19thcentury British imperial expansion dramatically shaped today's globalised world. Imperialism encouraged mass migrations of people, shifting flora, fauna and commodities around the world and led to a series of radical environmental changes never before experienced in history. EcoCultural Networks and the British Empire explores how these networks shaped ecosystems, cultures and societies throughout the British Empire and how they were themselves transformed by local and regional conditions.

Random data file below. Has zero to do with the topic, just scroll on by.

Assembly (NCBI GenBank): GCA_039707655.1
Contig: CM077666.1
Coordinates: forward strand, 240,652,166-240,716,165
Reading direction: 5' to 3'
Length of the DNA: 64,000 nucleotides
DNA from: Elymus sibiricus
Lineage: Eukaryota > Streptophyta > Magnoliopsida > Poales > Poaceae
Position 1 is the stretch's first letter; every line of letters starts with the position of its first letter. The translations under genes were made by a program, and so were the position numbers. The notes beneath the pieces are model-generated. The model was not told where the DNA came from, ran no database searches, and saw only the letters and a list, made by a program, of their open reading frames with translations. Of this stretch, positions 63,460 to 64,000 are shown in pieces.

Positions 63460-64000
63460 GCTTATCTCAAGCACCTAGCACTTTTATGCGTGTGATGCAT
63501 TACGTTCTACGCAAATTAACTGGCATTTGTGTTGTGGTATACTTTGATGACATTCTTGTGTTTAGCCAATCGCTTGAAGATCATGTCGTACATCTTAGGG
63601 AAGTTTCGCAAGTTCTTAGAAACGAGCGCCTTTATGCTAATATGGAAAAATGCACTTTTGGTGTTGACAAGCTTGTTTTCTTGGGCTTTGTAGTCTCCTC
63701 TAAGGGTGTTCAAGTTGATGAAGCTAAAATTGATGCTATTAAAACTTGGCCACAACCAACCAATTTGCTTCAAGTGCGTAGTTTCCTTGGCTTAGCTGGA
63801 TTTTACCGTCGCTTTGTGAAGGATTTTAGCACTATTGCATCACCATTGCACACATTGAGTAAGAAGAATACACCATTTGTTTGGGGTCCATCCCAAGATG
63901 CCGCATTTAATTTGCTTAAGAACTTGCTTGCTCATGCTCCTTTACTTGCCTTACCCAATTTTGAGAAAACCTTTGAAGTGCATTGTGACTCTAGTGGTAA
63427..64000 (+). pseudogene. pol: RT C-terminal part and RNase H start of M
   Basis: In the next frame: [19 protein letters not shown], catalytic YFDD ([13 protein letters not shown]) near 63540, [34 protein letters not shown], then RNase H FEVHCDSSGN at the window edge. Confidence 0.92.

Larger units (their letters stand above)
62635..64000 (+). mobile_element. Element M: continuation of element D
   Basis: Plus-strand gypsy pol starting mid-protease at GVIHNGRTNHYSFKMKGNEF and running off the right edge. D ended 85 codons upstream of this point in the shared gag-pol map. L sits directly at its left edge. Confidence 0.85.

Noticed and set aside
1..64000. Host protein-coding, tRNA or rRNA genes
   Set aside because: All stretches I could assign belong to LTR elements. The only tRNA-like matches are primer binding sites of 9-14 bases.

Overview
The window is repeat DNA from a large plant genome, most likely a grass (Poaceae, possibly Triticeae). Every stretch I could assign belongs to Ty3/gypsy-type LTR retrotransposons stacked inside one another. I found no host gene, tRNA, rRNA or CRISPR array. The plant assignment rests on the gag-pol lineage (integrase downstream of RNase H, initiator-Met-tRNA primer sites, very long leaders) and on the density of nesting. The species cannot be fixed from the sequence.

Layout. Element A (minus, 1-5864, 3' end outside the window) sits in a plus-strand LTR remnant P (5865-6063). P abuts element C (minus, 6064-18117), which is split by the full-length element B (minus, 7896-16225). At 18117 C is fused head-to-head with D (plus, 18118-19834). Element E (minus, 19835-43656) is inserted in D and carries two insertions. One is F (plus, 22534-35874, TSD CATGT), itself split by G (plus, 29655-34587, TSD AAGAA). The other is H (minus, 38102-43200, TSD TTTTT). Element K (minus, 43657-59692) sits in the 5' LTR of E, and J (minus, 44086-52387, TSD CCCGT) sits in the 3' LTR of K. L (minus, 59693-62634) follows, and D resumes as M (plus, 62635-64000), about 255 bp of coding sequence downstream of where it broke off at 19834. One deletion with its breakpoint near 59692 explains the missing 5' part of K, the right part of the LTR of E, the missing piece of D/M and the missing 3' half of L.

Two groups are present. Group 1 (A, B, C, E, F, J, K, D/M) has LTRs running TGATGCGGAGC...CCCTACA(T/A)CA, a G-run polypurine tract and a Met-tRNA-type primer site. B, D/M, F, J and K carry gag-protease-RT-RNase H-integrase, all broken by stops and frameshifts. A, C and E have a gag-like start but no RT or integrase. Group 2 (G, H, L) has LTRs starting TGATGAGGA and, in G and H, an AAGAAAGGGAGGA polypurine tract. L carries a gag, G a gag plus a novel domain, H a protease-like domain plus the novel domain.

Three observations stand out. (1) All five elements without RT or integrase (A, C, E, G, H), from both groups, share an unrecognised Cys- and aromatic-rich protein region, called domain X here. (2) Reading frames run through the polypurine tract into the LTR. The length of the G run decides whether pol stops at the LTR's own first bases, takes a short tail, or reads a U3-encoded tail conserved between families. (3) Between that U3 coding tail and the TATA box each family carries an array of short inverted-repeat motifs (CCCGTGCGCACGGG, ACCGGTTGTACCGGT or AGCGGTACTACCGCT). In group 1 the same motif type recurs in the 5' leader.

This multiauthored volume begins with a rigorous theoretical analysis of the categories of 'empire' and 'imperialism'. Its chapters, written by leading scholars in the field, draw methodologically from recent studies in environmental history, postcolonial theory and the history of science. Together, these perspectives provide a comprehensive historical understanding of how the British Empire reshaped the globe during the 19th and 20th centuries. This book will be an important addition to the literature on British imperialism and global ecological change.